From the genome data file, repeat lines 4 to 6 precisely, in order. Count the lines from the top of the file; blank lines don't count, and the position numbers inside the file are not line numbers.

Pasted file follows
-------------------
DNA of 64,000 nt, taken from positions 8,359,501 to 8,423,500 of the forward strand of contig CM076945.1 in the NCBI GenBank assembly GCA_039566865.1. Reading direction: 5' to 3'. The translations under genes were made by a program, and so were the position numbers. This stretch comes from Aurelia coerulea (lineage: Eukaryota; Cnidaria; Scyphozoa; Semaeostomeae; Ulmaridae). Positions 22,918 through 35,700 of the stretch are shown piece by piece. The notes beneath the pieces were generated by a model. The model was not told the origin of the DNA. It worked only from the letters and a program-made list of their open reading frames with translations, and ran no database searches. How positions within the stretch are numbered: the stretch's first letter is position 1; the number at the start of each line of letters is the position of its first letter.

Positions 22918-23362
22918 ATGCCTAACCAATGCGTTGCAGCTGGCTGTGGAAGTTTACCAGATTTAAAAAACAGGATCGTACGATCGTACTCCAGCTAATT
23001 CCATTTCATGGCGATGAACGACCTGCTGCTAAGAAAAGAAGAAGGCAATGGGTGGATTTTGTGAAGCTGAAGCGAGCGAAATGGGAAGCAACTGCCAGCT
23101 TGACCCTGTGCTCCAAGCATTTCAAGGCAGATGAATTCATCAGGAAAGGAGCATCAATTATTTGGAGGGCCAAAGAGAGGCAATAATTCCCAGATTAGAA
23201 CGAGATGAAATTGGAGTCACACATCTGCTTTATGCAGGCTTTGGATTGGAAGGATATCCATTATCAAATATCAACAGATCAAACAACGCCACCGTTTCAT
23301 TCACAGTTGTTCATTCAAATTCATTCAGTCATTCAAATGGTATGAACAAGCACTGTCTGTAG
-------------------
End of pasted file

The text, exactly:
23001 CCATTTCATGGCGATGAACGACCTGCTGCTAAGAAAAGAAGAAGGCAATGGGTGGATTTTGTGAAGCTGAAGCGAGCGAAATGGGAAGCAACTGCCAGCT
23101 TGACCCTGTGCTCCAAGCATTTCAAGGCAGATGAATTCATCAGGAAAGGAGCATCAATTATTTGGAGGGCCAAAGAGAGGCAATAATTCCCAGATTAGAA
23201 CGAGATGAAATTGGAGTCACACATCTGCTTTATGCAGGCTTTGGATTGGAAGGATATCCATTATCAAATATCAACAGATCAAACAACGCCACCGTTTCAT